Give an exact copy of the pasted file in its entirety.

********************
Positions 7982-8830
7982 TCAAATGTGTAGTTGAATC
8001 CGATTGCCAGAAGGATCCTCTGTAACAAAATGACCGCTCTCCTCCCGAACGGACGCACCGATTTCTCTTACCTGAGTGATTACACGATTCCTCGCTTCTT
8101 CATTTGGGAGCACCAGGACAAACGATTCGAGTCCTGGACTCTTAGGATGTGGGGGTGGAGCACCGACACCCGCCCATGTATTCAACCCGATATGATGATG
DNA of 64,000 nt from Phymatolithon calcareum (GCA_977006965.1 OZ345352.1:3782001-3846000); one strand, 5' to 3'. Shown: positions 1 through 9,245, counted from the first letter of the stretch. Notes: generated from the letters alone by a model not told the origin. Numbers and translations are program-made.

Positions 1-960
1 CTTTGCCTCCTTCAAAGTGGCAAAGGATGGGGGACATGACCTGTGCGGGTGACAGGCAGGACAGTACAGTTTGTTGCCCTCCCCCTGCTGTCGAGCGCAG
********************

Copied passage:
Positions 7982-8830
7982 TCAAATGTGTAGTTGAATC
8001 CGATTGCCAGAAGGATCCTCTGTAACAAAATGACCGCTCTCCTCCCGAACGGACGCACCGATTTCTCTTACCTGAGTGATTACACGATTCCTCGCTTCTT
8101 CATTTGGGAGCACCAGGACAAACGATTCGAGTCCTGGACTCTTAGGATGTGGGGGTGGAGCACCGACACCCGCCCATGTATTCAACCCGATATGATGATG
DNA of 64,000 nt from Phymatolithon calcareum (GCA_977006965.1 OZ345352.1:3782001-3846000); one strand, 5' to 3'. Shown: positions 1 through 9,245, counted from the first letter of the stretch. Notes: generated from the letters alone by a model not told the origin. Numbers and translations are program-made.

Positions 1-960
1 CTTTGCCTCCTTCAAAGTGGCAAAGGATGGGGGACATGACCTGTGCGGGTGACAGGCAGGACAGTACAGTTTGTTGCCCTCCCCCTGCTGTCGAGCGCAG